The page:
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Replay overturns Inge's called home run

Replay overturns Inge's called home run

DETROIT -- Not only did video review work as intended Tuesday at Comerica Park, it worked as Brandon Inge and Juan Pierre expected.

For the White Sox, who had never been part of a replay review, it worked for the first time.

Third-base umpire Dan Iassogna's initial ruling on Inge's drive down the left-field line off a sixth-inning pitch from White Sox starter Freddy Garcia was that it stayed inside the foul pole for a home run. But Inge's angle as he rounded first base prepared him for the change to come.

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"A lot of times on home runs like that, you have a better angle from second base," Inge said. "The ball gets out to a certain point, and as it's hooking, you can tell. You can see the way it's hooking. When I was at first, I could tell it was right near it, and I was waiting to see if it would just nick the pole. That would be the only way, because I knew it was going to wrap around the inside of it."

Once he didn't see any bounce off the pole, he didn't see much hope. He still had to round the bases, but he expected it was for nothing.

"Actually, I was trying to prepare myself for [the rest of] the at-bat," Inge said. "That's the first time I ran around the bases where I knew it was going to get called back. Once I saw Pierre [protest], I knew they would review it. And from where I was, I was 99 percent sure that it was not a home run. So I was trying to prepare myself for having to get back in the box. Didn't enjoy that one."

It wasn't just Pierre arguing, but also shortstop Alexei Ramirez and third baseman Mark Teahen.

"I was shocked that he made the fair call, but it's a pretty hard call because they have the yellow line that's kind of foul," Pierre said. "But I saw where it hit the top, to the left of [the pole]. I was a little adamant about it. Usually you don't do that. It was a big run, a big situation in the game."

Crew chief Dale Scott led the umpires into the tunnel behind home plate at Comerica Park, where the replay monitor is located. Replays showed the ball cleared to the left of the foul pole without touching it, thus making it a foul ball.

"That was a big run," said White Sox manager Ozzie Guillen. "It could have been 4-3 and not 4-2 with Freddy on the mound. That was a big break for us. Hopefully things turn to our side now."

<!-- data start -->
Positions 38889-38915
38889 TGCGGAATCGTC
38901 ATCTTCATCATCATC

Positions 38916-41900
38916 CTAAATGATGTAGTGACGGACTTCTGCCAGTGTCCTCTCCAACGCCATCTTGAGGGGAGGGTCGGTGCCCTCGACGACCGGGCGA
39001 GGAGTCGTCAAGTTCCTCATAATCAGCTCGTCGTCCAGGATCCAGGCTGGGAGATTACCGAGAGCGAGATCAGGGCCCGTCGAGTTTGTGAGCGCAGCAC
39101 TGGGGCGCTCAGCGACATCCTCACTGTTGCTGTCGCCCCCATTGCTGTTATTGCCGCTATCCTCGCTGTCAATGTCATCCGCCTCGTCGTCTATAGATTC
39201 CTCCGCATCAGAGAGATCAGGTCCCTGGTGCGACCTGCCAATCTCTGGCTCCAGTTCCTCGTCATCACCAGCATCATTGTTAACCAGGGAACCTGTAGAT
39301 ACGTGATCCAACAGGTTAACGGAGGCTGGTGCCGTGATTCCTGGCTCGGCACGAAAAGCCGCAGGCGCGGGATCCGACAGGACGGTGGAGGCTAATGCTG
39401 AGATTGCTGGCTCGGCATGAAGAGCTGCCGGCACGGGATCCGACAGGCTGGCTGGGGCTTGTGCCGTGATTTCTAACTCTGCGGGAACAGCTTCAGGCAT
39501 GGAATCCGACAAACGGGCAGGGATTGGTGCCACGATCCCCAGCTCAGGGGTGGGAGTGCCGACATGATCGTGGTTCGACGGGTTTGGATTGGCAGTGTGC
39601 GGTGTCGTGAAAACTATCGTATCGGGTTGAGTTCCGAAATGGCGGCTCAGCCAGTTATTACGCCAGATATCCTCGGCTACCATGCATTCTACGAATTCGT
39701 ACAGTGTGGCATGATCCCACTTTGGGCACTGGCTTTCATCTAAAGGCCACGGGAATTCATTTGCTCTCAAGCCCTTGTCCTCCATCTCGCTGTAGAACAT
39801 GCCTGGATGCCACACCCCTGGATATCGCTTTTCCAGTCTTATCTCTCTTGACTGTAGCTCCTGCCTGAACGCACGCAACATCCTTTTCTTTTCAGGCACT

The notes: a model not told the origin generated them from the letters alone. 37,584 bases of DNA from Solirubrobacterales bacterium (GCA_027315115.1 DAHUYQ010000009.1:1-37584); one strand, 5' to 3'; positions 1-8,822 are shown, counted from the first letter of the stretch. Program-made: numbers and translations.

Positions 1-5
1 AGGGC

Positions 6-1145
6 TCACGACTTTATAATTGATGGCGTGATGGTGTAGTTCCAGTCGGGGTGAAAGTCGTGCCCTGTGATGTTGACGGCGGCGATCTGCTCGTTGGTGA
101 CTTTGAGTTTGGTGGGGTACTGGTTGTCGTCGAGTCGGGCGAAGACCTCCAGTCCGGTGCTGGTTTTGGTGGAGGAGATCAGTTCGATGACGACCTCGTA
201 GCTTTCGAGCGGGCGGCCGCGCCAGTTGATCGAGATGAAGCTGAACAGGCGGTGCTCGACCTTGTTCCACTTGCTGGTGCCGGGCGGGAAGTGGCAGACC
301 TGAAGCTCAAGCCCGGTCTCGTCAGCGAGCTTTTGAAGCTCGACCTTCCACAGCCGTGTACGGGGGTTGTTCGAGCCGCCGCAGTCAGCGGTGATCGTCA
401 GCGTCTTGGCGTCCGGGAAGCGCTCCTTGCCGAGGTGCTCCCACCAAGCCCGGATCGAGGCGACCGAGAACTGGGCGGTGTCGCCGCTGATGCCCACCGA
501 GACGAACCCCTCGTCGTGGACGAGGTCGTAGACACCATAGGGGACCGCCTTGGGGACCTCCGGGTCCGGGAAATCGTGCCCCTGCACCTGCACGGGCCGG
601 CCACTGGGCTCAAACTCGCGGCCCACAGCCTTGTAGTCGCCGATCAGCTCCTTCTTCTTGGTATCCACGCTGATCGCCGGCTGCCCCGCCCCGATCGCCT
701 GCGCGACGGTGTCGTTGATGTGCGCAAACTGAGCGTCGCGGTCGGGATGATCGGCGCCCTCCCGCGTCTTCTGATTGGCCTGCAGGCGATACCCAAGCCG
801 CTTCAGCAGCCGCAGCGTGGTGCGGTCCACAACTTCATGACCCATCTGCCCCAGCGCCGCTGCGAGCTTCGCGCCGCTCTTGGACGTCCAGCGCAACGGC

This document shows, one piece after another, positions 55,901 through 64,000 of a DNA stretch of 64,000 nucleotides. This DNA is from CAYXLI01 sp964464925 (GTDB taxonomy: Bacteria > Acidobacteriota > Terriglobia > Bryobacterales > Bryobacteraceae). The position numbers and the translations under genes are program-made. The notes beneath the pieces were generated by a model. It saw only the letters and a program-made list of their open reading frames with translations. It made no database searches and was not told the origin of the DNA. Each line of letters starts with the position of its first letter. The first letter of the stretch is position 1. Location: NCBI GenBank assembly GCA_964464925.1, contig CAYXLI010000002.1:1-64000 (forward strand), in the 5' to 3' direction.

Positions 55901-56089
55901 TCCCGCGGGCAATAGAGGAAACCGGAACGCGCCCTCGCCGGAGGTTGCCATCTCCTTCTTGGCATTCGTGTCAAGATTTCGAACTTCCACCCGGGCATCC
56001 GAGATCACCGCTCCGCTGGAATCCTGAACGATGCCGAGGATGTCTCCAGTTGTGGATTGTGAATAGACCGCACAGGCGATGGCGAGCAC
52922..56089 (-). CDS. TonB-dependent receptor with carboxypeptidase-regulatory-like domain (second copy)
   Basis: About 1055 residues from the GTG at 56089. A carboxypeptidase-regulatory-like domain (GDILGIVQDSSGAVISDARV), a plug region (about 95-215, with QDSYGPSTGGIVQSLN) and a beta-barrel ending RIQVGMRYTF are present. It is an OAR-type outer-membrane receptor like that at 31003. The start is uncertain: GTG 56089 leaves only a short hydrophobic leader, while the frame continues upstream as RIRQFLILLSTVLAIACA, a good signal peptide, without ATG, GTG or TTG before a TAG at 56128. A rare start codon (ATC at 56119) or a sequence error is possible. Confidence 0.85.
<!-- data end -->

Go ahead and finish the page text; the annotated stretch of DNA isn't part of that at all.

Scott changed the ruling and summoned Inge back to the plate as the crowd of 28,155 at Comerica Park booed. Tigers manager Jim Leyland consulted briefly with Scott, but didn't dispute the call, having heard from players watching in the clubhouse what replays on television showed.

"I knew all our guys were saying it was foul," Leyland said. "I told them to watch it, make sure they looked at it, and let me know. Because in a situation like that, you don't want to go out there and make a fool of yourself on a foul ball. The umpires called it right, and that's all you can ask."

Inge eventually popped out to first as Garcia proceeded to retire the Tigers in order.

It was the first review the Tigers have encountered this year, and the sixth involving the Tigers since Major League Baseball introduced instant replay on Sept. 3, 2008. Five of those replays involved Tigers home runs. Inge becomes the second Tiger to have a would-be home run overturned; Dusty Ryan had a home run changed to a double on June 19, 2009, against Milwaukee.

Scott and his crew reviewed that home run as well, as well as a Miguel Cabrera homer in that same game that was initially ruled a single.

Instant replay has been used 78 times on home-run calls, with 27 overturned.

Jason Beck is a reporter for MLB.com. Reporter Scott Merkin contributed to this report. This story was not subject to the approval of Major League Baseball or its clubs.

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